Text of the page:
At Knox, you'll never be just a number—a class rank, a GPA, or a test score. In fact, we'll take the time to ...
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Since its founding, Knox College has hosted visits by nine Americans who have held the office of President of the United States. They are shown here in the order in which they held office.
"He is blowing out the moral lights around us when he contends that whoever wants slaves has the right to hold them."
The debate between Abraham Lincoln and Stephen Douglas on October 7,
"...Education was early in the thought of the framers of our Constitution as one of the best, if not the only guarantee of their perpetuation... We are here, then, today engaged in a patriotic work as we lay this cornerstone of an institution that has had a great career of usefulness in the past and is now entering upon a field of enlarged usefulness..."
While in Galesburg on October 8, 1890, President Benjamin Harrison laid the cornerstone of Knox College's Alumni Hall, attended a large banquet, a reunion of the Army regiment that he had commanded during the Civil War, and a gathering of members of his college fraternity, where he said that a person's time at college "are the days that affect the whole future."
"Here are sacred memories which will be cherished by this community for all time and are permanently incorporated in the life of the nation."
Thousands turned out to hear President William McKinley speak outside Old Main, on October 7, 1899, the anniversary of the Lincoln-Douglas Debate at Knox. McKinley is reported to have been accompanied to Galesburg by his entire cabinet. The presidential delegation gathered at the Galesburg home of political figure Clark Carr, and some have characterized the event as the first cabinet meeting in U.S. history held outside the nation's capital.
"It is a good thing for this country that we have institutions of this kind to train citizens. Education means that of those who have it much is expected."
Theodore Roosevelt was a candidate for vice president on the Republican ticket with William McKinley, when he spoke outside Old Main on July 5, 1900. Knox students and alumni had been among Roosevelt's first boosters for national office. Four years earlier, when he had just been appointed
"In this discussion [the Lincoln-Douglas Debate at Knox] Lincoln settled the attitude of the Republican Party [opposition to slavery]... Although he was not the foremost man in his party, he then became so, by demonstration of his fitness to lead. It was an epoch-making event and brought about the election of Lincoln and the war and all that followed."
Prior to his election as president in November 1908, William Howard Taft arrived in Galesburg on the afternoon of October 7, 1908, to speak at Knox's celebration of the 50th anniversary of the 1858 Lincoln-Douglas Debate. Arriving from Chicago, Taft was escorted from the train station to the Knox campus by a delegation of students. After speaking at Knox, Taft caught a train back to Chicago for a joint appearance with his opponent, William Jennings Bryan.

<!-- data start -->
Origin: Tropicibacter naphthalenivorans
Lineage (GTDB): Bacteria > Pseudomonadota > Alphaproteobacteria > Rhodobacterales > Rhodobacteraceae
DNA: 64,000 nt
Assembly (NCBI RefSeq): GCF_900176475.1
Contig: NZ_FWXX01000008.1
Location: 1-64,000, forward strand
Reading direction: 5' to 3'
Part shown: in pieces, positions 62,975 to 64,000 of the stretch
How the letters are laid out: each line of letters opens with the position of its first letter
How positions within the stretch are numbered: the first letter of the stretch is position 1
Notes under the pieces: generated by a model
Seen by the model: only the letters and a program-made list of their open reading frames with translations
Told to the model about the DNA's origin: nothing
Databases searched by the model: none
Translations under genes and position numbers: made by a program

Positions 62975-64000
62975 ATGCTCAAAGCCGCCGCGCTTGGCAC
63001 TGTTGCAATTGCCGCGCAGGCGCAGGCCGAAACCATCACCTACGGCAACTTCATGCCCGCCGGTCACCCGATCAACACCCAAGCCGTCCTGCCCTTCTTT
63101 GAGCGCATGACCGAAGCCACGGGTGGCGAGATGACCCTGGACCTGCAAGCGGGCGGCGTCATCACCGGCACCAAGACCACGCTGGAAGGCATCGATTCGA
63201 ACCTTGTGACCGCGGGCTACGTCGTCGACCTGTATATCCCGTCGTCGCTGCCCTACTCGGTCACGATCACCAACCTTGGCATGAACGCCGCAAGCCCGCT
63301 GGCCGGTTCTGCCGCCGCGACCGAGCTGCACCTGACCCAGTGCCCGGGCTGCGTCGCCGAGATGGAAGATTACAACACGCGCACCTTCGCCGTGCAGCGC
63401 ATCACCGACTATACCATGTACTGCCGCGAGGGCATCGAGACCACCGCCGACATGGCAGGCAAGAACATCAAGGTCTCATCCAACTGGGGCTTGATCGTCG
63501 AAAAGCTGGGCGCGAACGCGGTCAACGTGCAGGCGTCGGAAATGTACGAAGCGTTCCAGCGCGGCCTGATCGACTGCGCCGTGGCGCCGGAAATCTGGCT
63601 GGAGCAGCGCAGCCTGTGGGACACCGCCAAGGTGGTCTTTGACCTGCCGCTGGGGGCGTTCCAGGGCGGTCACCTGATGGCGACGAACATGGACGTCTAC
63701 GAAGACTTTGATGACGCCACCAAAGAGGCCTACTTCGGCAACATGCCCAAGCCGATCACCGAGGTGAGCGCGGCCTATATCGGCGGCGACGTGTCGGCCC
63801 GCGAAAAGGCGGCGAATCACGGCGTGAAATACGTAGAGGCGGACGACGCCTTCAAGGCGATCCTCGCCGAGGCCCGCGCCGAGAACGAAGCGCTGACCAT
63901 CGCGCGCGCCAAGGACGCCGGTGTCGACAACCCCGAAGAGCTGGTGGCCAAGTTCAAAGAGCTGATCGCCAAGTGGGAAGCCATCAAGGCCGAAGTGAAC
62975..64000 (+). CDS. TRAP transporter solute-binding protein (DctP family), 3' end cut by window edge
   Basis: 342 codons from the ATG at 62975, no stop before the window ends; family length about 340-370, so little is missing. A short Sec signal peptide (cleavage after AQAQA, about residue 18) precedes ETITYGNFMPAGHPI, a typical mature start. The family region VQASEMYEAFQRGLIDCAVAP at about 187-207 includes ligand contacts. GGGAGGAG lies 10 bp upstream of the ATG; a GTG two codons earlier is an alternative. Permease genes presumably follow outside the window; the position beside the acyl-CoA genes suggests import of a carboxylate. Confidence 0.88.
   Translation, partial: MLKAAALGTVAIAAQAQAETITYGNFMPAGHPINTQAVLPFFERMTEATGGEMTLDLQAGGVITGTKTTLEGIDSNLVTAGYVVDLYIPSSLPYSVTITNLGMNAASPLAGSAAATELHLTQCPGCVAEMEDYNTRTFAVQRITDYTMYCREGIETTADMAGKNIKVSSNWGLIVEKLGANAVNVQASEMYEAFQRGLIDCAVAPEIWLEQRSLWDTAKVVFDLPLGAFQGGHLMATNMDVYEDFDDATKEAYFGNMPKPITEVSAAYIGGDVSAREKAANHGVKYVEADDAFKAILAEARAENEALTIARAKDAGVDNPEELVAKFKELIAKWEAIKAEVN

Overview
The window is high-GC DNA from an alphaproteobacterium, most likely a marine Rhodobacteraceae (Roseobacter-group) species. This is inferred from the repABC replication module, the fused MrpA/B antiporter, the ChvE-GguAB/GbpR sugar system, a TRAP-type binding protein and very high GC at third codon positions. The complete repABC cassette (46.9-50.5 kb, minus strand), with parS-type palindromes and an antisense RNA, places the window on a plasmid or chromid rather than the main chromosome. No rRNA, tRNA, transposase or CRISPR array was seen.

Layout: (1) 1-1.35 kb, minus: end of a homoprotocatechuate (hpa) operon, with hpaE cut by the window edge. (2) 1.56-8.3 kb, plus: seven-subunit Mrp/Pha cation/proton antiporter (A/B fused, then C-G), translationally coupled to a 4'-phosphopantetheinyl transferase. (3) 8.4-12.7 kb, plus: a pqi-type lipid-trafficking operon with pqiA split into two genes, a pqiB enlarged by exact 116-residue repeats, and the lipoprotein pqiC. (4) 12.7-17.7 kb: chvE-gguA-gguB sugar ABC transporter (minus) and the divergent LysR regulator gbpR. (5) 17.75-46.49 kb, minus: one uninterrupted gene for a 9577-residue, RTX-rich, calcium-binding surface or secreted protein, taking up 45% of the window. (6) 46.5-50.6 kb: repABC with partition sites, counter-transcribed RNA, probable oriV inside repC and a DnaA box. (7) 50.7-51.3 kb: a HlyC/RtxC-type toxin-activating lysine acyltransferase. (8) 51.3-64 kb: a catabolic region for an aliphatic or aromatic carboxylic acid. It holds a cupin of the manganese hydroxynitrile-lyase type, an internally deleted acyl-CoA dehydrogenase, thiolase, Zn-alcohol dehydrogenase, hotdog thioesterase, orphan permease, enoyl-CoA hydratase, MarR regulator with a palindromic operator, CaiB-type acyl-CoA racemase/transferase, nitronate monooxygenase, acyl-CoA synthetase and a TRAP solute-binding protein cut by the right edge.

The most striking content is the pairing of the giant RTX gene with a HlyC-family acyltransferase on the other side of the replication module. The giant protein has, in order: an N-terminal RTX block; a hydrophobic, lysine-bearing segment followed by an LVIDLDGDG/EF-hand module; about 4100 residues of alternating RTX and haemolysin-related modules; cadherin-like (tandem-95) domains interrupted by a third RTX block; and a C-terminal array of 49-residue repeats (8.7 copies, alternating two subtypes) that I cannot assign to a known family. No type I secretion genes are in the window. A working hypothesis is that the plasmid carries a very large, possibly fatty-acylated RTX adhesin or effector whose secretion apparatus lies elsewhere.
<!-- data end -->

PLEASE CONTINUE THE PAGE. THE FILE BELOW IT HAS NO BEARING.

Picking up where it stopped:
"Inflation is a plague that has settled upon us... Government causes inflation, and government can make it go away."
Ronald Reagan spoke on the Knox campus on March 16,
"Campaigning is the crucible of a candidate's temperament... it gives voters a chance to see our priorities, our values, what makes us tick."
George H.W. Bush was vice president when he spoke at Knox to an invitation-only audience at the local Republican party's annual Lincoln Day Dinner on March 13, 1988. As in 1858, when Lincoln and Douglas debated at Knox, Galesburg was, in the words of a local newspaper reporter, "the crossroad of candidates" again in 1988. As Bush was speaking in Memorial Gymnasium, U.S. Senator Bob Dole was holding a news conference in Old Main. Dole had come to Knox in an unsuccessful attempt to confront Bush in a face-to-face debate.
"This college was born in the throes of the anti-slavery movement and was revolutionary from its beginning, in being open to people of color and to women."
While at Knox, addressing thousands and receiving an honorary degree of Doctor of Humane Letters on June 2, 2007, President Bill Clinton was cited for his works in health, economic, and environmental programs, as well as his charitable relief programs.
"The day before I was sworn in, a reporter asked me, ‘Senator Obama, what is your place in history?' It's not a bad question for you, the class of 2005 to ask yourselves: What will be your place in history? Today on this day of possibility, we stand in the shadow of a lanky, raw-boned man with little formal education who once took the stage at Old Main and told the nation that if anyone did not believe the American principles of freedom and equality, that those principles were timeless and all-inclusive, they should go rip that page out of the Declaration of Independence."
On January 20, 2009, Barack Obama became the third U.S. President to hold an honorary degree from Knox, joining presidents Abraham Lincoln and William Clinton. He was awarded an honorary degree on June 5, 2005, in recognition of his public service and his efforts to unite the country and the world with the values that our nation was built upon.
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